Kate Nash Debuts in Los Angeles
On the very day her Brit award nomination for British Female Solo Artist–right alongside the estimable PJ Harvey no less–was announced, Kate Nash played her first Los Angeles show. Tastefully decked out in toned down 60’s style–a modest belted dress, tights, bangs, smoky eyeliner–she took the stage to a recording of “Somewhere Over the Rainbow” which segued into a canned version of her album opener “Play.” All of twenty years old, on stage she has an ingratiating air about her and doesn’t strike as a precocious in the least. The crowd was obviously industry heavy, no sense in complaining about that in this town, but notably there are diehard fans (young girls, as one would expect) clinging to the stage and already singing along. Ah, the power of MySpace. Kate took to her be-draped keyboard and ran through a well-received set encompassing her full album. She hopped over to acoustic guitar for only a few numbers, which was for the best as, live, those down tempo tunes lacked the spark of her piano ditties.
While her professionally polished record has layers of texture, live the songs aren’t played with nearly as much nuance. As a result they don’t come off as well as one might hope. I don’t know if her three-piece backing band are made up of her mates or session hired guns, but they don’t do much for her tunes besides flesh them out in the crudest manor. The drummer in particular needs to be taken down a notch and told not to play as if he’s in Green Day. Frequently, he drowned her vocals out with his bashing. Only when she returned from the encore to perform solo at the piano, did we really get a clean taste of her singing, which, while still young and not quite robust yet, is impressive. She has an Eminem-like lingual dexterity when she weaves her rhymes in a melodic talk-sing patter.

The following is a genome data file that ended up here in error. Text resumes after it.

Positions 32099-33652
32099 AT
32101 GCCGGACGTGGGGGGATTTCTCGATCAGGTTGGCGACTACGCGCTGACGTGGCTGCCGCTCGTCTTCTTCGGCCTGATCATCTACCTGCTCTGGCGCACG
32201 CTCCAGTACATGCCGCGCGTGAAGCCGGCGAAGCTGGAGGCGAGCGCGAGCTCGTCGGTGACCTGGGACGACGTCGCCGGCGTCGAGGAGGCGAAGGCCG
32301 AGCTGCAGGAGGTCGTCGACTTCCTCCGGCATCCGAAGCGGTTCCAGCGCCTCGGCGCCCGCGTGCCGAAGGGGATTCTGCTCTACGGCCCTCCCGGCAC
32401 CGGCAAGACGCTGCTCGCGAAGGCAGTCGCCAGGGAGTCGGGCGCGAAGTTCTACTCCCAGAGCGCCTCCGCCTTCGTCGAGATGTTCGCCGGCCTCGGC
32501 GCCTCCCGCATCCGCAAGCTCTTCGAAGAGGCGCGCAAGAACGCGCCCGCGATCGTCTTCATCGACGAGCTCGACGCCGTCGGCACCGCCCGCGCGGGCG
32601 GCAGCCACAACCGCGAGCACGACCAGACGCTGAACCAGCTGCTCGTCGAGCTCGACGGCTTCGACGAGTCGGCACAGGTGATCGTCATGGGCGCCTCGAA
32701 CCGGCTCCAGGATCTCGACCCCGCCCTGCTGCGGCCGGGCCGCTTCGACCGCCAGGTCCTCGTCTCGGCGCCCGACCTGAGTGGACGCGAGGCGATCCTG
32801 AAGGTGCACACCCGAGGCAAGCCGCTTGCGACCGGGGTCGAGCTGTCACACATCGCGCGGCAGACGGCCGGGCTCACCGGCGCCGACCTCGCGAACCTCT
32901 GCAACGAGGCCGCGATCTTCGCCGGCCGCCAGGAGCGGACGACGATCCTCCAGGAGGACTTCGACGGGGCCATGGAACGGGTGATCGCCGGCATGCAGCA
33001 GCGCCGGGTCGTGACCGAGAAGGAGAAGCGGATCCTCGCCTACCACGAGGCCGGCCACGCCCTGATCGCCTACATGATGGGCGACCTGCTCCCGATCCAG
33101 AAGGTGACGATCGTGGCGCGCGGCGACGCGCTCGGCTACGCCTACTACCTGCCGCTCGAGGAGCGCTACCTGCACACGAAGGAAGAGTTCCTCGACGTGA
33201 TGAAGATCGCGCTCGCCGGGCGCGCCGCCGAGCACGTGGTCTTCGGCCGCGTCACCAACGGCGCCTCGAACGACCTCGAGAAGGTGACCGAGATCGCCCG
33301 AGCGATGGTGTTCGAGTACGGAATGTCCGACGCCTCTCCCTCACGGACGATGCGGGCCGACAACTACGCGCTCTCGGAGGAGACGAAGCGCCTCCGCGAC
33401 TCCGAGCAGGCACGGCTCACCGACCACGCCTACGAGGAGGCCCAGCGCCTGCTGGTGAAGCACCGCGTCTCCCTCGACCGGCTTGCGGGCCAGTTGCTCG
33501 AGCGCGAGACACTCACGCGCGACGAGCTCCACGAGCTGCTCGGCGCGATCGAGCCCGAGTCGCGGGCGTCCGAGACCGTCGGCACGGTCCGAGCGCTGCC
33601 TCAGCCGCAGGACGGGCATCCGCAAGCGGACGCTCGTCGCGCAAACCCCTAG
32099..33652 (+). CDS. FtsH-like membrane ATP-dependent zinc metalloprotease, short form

In some superficial ways, Kate recalls Nellie McKay, the London-born/States-raised similarly preternaturally gifted singer-pianist with serious lyrical flow (and charming occasional potty mouth). Nellie, though, now three albums on, has not had the popular success that, while she might not be actively seeking, she absolutely deserves. (Get Away From Me, her double album debut released when she was 22 is well worth revisiting.) I don’t see the same fate for Kate, as she’s, in many ways, an easier package to deliver than Nellie and skews a bit younger in her targe demo I’d say. Kate is one radio hit away from reigning on TRL.